Mae Jemison: First Black Woman in Space

March is Women’s History Month. Visit the National Archives website for resources related to women’s history. Today's post comes from Dena Lombardo, an intern in the Public and Media Communications office. When the space shuttle Endeavour blasted off on its second mission in 1992, it carried the first African American woman into space. But Mae … Continue reading Mae Jemison: First Black Woman in Space

Teacher, Principal, and Inventor Clarissa Britain

To commemorate National Women’s Inventor’s Month and celebrate women innovators, we are highlighting Civil War–era inventor Clarissa Britain. Britain secured patents for seven inventions within 18 months. Today's post comes from Jen Johnson, curator at the National Archives at Kansas City. Britain's Patent No. 40,157, Improvements in boilers, October 6, 1863. (Records of the Patent and … Continue reading Teacher, Principal, and Inventor Clarissa Britain

Anna Coleman Ladd: An Artist Who Created Hope for Wounded Soldiers

In celebration of Women Inventors Month and Women's History Month, the National Archives commemorates the extraordinary women who have made great contributions throughout American history. Today's post comes from Dena Lombardo, an intern in the Office of Public and Media Communications. In 1917, American sculptor Anna Coleman Ladd moved from the United States to France … Continue reading Anna Coleman Ladd: An Artist Who Created Hope for Wounded Soldiers

Facial Hair Friday: Mary Ritter Beard

In celebration of Women’s History Month today’s Facial Hair Friday is in honor of a Beard: Mary Ritter Beard to be exact.  Mary Ritter Beard was a historian, author, woman suffrage activist, social reformer, and archivist! Born Mary Ritter in 1876, in Indianapolis, Indiana, she met future husband Charles Austin Beard while attending college. After … Continue reading Facial Hair Friday: Mary Ritter Beard

Susan B. Anthony: Women’s Right to Vote

The National Archives is celebrating the 100th anniversary of the 19th Amendment with the exhibit Rightfully Hers: American Women and the Vote, which runs in the Lawrence F. O’Brien Gallery of the National Archives in Washington, DC, through January 3, 2021. Today’s post comes from Michael J. Hancock in the National Archives History Office. Susan B. … Continue reading Susan B. Anthony: Women’s Right to Vote

The Movement as a Mosaic: Alice Paul and Woman Suffrage

Our new exhibit “Rightfully Hers” opens in the Lawrence F. O’Brien Gallery in the National Archives Building on May 10, 2019. Today’s post comes from Michael J. Hancock in the National Archives History Office. I always feel the movement is a sort of mosaic. Each of us puts in one little stone, and then you get … Continue reading The Movement as a Mosaic: Alice Paul and Woman Suffrage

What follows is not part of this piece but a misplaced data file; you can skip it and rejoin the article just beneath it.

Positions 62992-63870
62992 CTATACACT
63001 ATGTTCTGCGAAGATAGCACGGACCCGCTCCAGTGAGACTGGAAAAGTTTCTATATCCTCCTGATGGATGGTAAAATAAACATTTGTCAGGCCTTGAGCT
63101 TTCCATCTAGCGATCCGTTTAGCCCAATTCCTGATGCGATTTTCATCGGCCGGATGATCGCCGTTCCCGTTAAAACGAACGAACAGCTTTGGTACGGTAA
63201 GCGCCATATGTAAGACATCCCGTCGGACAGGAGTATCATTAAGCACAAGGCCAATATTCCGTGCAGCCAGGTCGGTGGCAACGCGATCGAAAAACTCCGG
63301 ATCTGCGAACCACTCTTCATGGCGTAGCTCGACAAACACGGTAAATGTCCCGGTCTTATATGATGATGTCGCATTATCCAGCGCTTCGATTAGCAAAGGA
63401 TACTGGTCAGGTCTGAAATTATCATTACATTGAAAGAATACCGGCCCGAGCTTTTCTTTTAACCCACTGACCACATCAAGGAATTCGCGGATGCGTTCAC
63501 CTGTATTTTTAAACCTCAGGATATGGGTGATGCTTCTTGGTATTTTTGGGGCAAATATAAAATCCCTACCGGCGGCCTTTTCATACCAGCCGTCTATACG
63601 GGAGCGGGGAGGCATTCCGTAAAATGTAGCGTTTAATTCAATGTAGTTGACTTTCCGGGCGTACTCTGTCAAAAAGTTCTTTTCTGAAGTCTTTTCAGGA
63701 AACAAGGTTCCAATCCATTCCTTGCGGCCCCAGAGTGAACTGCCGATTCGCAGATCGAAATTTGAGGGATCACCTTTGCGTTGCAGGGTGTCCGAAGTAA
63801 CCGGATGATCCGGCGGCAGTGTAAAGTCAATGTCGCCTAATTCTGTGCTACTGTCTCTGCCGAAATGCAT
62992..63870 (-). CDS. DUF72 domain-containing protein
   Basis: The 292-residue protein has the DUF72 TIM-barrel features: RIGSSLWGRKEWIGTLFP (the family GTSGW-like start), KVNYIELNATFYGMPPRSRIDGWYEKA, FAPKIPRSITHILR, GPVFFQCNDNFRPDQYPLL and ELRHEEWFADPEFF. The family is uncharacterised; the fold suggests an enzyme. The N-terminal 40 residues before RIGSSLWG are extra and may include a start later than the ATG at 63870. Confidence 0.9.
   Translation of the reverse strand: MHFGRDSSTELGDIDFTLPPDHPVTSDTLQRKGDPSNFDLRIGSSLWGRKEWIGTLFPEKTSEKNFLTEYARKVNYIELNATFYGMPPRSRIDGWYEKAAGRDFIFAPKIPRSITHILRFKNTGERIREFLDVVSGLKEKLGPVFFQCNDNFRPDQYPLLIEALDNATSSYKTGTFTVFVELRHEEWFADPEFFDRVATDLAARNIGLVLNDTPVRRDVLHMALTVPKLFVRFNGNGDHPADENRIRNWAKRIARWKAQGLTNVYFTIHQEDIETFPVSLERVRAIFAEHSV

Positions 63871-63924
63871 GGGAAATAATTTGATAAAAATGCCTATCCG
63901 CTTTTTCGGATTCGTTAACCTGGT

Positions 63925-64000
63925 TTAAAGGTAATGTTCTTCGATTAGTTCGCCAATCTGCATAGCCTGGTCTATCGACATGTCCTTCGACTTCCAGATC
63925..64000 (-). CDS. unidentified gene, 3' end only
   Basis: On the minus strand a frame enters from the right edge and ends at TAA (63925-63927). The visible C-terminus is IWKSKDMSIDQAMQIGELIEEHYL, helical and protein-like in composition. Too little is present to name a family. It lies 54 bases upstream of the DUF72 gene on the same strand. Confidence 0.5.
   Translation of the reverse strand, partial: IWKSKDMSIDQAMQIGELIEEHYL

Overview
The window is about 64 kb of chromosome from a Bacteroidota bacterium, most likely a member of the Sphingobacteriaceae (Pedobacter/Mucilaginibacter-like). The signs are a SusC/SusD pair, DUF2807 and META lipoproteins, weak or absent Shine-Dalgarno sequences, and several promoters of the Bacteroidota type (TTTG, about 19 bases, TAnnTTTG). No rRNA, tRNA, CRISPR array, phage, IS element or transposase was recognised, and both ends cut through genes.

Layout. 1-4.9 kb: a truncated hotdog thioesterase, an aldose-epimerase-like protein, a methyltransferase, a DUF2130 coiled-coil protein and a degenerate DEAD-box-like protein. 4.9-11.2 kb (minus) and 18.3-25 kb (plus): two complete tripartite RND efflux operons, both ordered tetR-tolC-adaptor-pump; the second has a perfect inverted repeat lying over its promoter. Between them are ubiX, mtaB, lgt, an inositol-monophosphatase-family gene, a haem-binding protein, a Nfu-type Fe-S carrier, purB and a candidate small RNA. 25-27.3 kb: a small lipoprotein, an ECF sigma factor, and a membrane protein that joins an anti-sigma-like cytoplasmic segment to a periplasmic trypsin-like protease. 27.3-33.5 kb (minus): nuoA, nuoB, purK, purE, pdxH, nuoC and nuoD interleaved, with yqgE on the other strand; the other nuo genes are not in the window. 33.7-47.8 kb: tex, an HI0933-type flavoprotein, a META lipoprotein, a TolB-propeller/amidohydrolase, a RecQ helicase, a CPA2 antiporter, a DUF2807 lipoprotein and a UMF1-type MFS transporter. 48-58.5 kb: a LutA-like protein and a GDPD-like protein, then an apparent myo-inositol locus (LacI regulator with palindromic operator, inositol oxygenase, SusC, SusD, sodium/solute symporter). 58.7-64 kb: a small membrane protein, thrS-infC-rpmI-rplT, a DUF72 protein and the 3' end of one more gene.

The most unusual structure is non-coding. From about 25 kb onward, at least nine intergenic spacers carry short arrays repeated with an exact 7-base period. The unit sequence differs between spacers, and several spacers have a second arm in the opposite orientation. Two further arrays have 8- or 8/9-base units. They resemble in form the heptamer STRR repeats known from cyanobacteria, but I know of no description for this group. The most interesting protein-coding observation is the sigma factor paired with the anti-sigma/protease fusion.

Dr. Mary E. Walker

March is Women's History Month! Today's post comes from Holly Rivet, an archives technician at the National Archives at St. Louis. Few women became physicians in the 1850s; fewer still served in the Civil War; and only one was awarded the Medal of Honor. Dr. Mary E. Walker was born in 1832 in Oswego, New … Continue reading Dr. Mary E. Walker

Amelia Earhart: Showing What Women Can Do

March is Women’s History Month! Today’s post comes from Danielle Sklarew in the National Archives History Office. Like previous flights, I am undertaking this one solely because I want to, and because I feel that women now and then have to do things to show what women can do. Amelia Earhart sent these words to … Continue reading Amelia Earhart: Showing What Women Can Do

Josephine Cobb’s Discovery of a Lifetime

March is Women’s History Month! Visit National Archives News to see how we're celebrating. Today’s post comes from Michael Hancock in the National Archives History Office. According to the old saying, a picture is worth a thousand words. But in the case of Josephine Cobb and her 1952 discovery in a Civil War–era photograph, it’s worth … Continue reading Josephine Cobb’s Discovery of a Lifetime

Harriet Beecher Stowe: A Fighter for Social Justice

March is Women’s History Month and today is International Women's Day. To celebrate both events we are hosting an #ArchivesHerstory party! Today’s post comes from Michael J. Hancock in the National Archives History Office. Harriet Beecher Stowe was an abolitionist, author, and figure in the woman suffrage movement. Her magnum opus, Uncle Tom's Cabin (1852), was a … Continue reading Harriet Beecher Stowe: A Fighter for Social Justice